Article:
Kentucky Franklin Circuit Court Judge Thomas Wingate ordered Amaya Gaming, a Canadian online gaming operator, to pay $870 million to the state for providing illegal gaming service to Kentucky residents. Last month, the Judge set the compensation at $290 million, but yesterday he accepted the state’s request for triple damages.

This whole process began back in 2010 when Kentucky filed a suit against PokerStars, now an Amaya subsidiary, claiming the site was operating illegally in the period from 16th of October, 2006, to 15th of April, 2011. The first date is actually the date when the Unlawful Internet Gambling Enforcement Act was signed, whereas the latter one is the date when PokerStars was forced out the American market by federal indictments.

The state filed the suit based on a statue dating back to the 19th century that states third parties can collect residents’ illegal gambling losses in case players didn’t act within six months. That same statute is giving third parties the right to ask for triple damages on the losses.

Judge Wingate pointed out that the ruling comes with a 12% yearly interest, around $104 million, until the debt is covered. Therefore, he suggested that Amaya should start paying instead of trying to avoid the fine. The Judge described his decision as “harsh medicine,” but highlighted that such were the consequences for violating Kentucky laws.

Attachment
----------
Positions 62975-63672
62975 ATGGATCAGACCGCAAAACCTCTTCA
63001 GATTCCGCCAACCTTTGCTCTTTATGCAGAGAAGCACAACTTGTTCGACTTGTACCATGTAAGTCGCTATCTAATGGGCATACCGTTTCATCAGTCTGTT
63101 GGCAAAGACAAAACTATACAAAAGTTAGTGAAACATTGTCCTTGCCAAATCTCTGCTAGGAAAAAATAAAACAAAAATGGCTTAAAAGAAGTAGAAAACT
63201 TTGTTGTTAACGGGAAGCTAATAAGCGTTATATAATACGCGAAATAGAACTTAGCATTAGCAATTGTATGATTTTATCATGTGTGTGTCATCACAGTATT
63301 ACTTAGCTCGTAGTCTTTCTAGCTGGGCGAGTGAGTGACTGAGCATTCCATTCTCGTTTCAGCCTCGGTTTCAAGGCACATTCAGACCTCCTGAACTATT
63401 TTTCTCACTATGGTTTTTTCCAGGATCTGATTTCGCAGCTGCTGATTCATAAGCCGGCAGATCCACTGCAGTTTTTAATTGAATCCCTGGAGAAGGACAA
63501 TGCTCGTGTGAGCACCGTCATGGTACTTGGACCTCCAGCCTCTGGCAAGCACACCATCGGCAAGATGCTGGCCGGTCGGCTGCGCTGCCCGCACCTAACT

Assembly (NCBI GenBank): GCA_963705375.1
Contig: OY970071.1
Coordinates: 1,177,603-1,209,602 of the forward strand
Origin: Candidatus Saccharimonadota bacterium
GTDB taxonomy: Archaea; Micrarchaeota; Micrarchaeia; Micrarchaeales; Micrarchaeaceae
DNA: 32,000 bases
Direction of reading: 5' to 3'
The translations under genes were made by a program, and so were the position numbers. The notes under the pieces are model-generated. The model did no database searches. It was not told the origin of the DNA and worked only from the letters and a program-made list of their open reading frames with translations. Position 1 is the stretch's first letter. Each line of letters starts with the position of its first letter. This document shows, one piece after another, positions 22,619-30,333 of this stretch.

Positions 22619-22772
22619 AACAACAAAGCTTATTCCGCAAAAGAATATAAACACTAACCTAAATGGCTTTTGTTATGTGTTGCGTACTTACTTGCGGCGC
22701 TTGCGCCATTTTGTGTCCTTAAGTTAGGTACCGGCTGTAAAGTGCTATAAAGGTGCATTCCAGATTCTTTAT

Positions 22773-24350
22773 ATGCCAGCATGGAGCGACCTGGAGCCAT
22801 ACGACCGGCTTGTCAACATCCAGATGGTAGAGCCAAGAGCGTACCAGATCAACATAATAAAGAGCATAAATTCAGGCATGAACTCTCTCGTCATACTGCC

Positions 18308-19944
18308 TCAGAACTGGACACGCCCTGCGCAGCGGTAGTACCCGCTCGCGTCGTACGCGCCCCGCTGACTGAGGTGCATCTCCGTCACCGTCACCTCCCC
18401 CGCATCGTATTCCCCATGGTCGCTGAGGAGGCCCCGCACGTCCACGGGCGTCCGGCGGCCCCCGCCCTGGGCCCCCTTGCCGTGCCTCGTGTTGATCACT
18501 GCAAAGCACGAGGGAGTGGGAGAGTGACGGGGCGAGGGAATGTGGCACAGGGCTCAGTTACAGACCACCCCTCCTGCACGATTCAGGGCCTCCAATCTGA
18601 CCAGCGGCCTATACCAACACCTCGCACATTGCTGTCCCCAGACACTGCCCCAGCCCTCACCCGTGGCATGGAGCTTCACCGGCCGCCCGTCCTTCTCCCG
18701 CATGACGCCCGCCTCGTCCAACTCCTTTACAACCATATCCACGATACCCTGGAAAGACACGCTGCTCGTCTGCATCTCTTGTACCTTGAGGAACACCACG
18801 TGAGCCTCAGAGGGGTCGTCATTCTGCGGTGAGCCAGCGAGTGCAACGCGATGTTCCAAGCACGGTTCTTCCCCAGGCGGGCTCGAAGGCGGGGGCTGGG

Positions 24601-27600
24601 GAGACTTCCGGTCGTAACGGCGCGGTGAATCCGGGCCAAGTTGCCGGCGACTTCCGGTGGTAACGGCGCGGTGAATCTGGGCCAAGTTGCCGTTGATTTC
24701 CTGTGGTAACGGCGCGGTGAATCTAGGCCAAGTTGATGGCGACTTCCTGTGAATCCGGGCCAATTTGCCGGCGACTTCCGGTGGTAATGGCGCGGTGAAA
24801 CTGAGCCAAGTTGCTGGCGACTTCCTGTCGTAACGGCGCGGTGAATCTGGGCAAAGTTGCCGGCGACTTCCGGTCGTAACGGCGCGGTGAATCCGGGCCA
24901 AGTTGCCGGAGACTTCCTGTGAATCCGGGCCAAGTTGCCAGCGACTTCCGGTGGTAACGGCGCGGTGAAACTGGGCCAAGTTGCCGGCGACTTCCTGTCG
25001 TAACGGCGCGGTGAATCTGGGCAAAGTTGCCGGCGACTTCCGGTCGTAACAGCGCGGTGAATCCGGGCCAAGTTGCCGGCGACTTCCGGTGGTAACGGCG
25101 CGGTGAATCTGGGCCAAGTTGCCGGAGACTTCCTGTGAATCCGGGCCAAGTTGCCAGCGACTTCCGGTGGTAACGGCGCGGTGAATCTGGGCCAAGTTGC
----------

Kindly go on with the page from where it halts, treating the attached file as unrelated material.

Amaya has already announced its intention to appeal the ruling and, eventually, ask for PokerStar’s former owners Mark and Isai Scheinberg to cover the debt because they were operating the site at the time. Additionally, Marlon Goldstein, company’s executive vice president, called the ruling absurd considering the fact that PokerStars’ gross revenues during the five years in question was around $18 million.

In the meantime, Poker Players Alliance filed a motion that’s asking any possible payment to go to players that lost money on the site instead to the state; this ruling is in the hands of Judge Wingate as well.

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